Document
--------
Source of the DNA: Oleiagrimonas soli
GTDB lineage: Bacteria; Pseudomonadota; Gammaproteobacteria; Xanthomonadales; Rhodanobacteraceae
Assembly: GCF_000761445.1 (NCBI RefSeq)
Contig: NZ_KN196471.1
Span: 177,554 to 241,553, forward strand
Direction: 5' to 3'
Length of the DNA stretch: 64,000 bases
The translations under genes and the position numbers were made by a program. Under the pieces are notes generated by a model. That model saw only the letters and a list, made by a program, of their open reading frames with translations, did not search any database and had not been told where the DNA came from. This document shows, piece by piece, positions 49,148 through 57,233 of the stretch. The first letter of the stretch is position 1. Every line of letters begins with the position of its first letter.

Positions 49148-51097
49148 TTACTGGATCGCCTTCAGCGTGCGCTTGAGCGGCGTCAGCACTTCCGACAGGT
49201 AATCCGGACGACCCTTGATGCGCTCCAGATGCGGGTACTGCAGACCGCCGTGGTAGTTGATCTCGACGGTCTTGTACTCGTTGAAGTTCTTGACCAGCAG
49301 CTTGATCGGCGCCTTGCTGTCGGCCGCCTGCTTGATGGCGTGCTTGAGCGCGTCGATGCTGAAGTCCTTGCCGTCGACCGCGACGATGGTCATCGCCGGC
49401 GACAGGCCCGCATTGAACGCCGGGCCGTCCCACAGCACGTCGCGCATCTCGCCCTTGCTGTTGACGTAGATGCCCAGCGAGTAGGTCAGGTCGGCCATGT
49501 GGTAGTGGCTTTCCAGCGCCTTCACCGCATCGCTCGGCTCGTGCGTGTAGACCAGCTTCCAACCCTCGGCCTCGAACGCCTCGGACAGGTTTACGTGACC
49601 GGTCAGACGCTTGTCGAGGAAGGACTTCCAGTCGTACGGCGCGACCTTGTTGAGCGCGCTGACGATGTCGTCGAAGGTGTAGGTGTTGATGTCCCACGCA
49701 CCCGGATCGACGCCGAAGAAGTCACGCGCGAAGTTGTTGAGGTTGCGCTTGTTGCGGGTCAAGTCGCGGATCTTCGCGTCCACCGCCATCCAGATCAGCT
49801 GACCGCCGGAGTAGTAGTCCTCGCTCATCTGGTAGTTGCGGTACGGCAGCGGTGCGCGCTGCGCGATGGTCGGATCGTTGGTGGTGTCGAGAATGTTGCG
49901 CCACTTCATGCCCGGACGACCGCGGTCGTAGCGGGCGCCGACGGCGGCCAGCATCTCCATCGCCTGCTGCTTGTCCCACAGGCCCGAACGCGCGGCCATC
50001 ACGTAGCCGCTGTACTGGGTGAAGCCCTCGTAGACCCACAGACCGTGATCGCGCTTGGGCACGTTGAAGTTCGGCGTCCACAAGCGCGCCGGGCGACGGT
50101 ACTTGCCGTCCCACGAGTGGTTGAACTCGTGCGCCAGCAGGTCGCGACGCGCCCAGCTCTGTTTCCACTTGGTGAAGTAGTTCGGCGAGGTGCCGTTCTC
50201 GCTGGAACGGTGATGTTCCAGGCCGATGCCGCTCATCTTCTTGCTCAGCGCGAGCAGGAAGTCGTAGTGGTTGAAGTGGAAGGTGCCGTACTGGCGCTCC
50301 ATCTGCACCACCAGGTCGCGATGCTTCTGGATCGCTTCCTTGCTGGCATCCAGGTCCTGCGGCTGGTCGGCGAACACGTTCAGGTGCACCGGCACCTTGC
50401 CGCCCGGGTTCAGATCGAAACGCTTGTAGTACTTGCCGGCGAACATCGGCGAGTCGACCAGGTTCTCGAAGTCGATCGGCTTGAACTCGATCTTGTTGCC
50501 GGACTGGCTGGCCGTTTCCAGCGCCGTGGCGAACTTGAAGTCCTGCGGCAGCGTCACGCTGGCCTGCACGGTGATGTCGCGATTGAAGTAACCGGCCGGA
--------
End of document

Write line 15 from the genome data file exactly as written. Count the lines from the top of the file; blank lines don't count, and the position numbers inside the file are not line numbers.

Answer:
49601 GGTCAGACGCTTGTCGAGGAAGGACTTCCAGTCGTACGGCGCGACCTTGTTGAGCGCGCTGACGATGTCGTCGAAGGTGTAGGTGTTGATGTCCCACGCA